As a company, Seattle-based Starbucks tends to lean left, supporting "progressive" causes and candidates, but when the professional hoplophobe lobby got upset about seeing some Starbucks customers legally, open carrying firearms, Starbucks offered a reasonable response. They refused to give in to demands that they ban the practice. The anti-rights lobby was furious and several different groups decided that Starbucks must be punished, so they called for boycotts. In response, pro-rights advocates called on gun owners to show their appreciation for Starbucks' reasonable position by making it a point to do business with the company, especially during the antis' boycott periods. The result was that on the designated boycott days, Starbucks locations around the country did more business than normal.
Landowners can check deer using mobile devices
COLUMBUS, OH – An enhanced website will offer Ohio hunters a quick and easy way to check harvested white-tailed deer with their smartphones, according to the Ohio Department of Natural Resources (ODNR).
The enhanced site at www.ohiogamecheck.com was made available when the 2013-2014 deer-archery season began on Saturday, Sept. 28.
Want the facts concerning the proposed change to Ohio's ‘duty to retreat'? Don't look to the media or opponents of HB 203.Submitted by cbaus on October 9, 2013 - 8:00am.
by Chad D. Baus
In the lead-up to the return of the Ohio General Assembly from their summer break and the opening of hearings on several pro-gun rights bills, certain individuals and groups, along with their media accomplices, have ramped up their efforts to paint one particular provision in Rep. Terry Johnson's House Bill 203 as a "Stand Your Ground" bill. These groups, which have always opposed Second Amendment rights, think they might have finally stumbled on a way to stop what has for them become loss after loss after loss as Ohio has slowly worked to restore gun rights over the past decade.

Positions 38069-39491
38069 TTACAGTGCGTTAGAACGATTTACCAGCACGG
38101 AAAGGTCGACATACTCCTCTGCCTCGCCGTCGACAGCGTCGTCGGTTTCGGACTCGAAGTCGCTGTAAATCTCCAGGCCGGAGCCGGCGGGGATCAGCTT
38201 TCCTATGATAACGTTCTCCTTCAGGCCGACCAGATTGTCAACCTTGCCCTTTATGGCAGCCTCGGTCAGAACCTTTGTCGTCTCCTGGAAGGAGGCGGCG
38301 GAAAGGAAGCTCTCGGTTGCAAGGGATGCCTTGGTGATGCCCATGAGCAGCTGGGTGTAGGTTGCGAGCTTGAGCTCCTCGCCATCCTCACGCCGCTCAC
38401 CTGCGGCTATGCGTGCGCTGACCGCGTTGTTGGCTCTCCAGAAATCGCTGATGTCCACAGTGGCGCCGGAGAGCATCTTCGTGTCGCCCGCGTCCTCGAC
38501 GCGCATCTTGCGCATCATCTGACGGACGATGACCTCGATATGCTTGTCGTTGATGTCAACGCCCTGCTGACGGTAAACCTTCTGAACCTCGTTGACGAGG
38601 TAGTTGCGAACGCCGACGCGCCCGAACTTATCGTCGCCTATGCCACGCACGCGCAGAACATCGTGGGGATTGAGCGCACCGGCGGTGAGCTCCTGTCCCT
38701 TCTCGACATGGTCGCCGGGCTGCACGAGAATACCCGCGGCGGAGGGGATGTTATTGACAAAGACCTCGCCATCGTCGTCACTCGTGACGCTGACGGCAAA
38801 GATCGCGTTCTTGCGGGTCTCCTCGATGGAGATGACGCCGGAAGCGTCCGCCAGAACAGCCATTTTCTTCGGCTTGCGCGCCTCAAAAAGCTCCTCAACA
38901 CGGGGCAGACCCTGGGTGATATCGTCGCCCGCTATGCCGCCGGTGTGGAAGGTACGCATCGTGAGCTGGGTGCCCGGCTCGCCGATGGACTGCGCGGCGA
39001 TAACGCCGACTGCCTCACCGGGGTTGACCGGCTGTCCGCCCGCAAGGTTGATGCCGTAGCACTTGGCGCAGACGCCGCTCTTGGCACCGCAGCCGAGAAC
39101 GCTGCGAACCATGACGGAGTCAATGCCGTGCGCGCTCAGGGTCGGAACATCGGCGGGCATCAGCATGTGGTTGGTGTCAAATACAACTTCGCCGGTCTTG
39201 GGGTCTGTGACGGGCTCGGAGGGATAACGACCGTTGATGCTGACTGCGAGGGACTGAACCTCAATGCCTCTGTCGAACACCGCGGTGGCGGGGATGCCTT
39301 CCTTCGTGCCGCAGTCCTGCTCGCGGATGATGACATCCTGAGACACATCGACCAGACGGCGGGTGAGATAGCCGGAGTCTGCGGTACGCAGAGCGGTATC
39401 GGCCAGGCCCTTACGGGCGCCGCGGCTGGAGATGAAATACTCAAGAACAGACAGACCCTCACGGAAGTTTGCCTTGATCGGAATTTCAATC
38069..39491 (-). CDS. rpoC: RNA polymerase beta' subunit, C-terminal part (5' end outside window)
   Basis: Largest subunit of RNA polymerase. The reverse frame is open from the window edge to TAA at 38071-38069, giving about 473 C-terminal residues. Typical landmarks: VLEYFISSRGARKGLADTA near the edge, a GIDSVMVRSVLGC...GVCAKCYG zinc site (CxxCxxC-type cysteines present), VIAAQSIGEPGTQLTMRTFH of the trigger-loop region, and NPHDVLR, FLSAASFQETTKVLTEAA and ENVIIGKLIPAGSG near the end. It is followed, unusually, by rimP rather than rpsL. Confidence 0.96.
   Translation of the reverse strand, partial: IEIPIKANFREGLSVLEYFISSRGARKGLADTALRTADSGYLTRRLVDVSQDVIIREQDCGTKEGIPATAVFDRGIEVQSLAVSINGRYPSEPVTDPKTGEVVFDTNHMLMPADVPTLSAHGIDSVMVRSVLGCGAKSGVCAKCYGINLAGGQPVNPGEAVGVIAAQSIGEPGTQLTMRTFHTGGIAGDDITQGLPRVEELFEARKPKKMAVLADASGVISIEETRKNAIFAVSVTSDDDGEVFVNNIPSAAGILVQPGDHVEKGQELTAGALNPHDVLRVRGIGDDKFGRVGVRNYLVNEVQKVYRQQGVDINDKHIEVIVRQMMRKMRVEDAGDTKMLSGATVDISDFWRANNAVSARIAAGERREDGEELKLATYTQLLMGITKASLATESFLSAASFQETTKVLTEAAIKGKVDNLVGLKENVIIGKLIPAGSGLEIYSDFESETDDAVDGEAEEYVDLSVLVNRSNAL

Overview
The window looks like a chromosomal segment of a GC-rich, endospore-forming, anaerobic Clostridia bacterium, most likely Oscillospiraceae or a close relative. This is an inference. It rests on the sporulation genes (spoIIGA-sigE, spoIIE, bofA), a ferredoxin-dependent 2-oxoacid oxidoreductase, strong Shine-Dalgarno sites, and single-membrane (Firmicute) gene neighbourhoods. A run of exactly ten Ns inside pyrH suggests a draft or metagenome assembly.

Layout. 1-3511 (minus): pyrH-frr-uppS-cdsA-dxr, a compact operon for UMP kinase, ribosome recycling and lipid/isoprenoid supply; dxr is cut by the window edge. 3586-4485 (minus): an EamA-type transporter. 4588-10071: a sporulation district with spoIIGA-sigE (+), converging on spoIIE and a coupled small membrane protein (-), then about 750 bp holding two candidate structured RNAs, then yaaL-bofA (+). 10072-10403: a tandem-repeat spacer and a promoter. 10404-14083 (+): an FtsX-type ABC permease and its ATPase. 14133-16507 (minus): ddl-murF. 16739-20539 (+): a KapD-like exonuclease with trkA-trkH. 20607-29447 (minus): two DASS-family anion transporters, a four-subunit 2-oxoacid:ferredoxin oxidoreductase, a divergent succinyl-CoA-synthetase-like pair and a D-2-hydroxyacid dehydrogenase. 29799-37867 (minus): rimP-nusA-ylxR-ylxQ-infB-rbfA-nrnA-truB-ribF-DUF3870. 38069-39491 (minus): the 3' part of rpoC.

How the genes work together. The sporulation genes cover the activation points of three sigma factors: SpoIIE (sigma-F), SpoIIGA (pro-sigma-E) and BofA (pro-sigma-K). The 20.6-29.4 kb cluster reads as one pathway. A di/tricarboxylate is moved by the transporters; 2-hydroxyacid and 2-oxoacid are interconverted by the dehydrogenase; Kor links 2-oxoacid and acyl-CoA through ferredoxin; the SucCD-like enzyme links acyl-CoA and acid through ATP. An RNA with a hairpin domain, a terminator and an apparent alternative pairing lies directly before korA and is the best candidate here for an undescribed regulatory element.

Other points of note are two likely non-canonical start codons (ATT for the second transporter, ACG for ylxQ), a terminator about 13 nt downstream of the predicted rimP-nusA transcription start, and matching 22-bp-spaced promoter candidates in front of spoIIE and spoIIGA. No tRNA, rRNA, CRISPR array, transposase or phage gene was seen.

Despite their loss in a Florida court room, these groups believe they may have achieved one victory in the Zimmerman-Martin media saga: re-branding so-called "Stand Your Ground" laws as racist. It is now apparent that these groups are seeking to export this tactic to other states, including Ohio.
USSA Calls on President Obama to Take Action
(Columbus) – As Washington D.C. faces another government shutdown, hunters, anglers and trappers across the country are facing a shutdown of their own. From Alaska to Florida, sportsmen and women are finding that the budgetary standoff in Congress is having a direct impact on their hunting or fishing season.
The federal government has issued directives to "close" accessible public lands and waters while the government is "shutdown." At stake are millions of acres of public land administered by agencies such as the U.S. Fish and Wildlife Service (FWS) and National Park Service (NPS). For decades the public has been free to access these lands for recreational purposes—including hunting, fishing and trapping—without securing any specific form of permission or authorization. But now, these agencies are being told to close access to their lands because of the standoff taking place over funding the federal government.
"These lands are generally accessible to the public without special entrance fees, passage through gates, or access via controlled roads or waterways," said Nick Pinizzotto, USSA President and CEO. "Not only are these closures unnecessary, they run contrary to law. This is 'political theatre' at its very worst."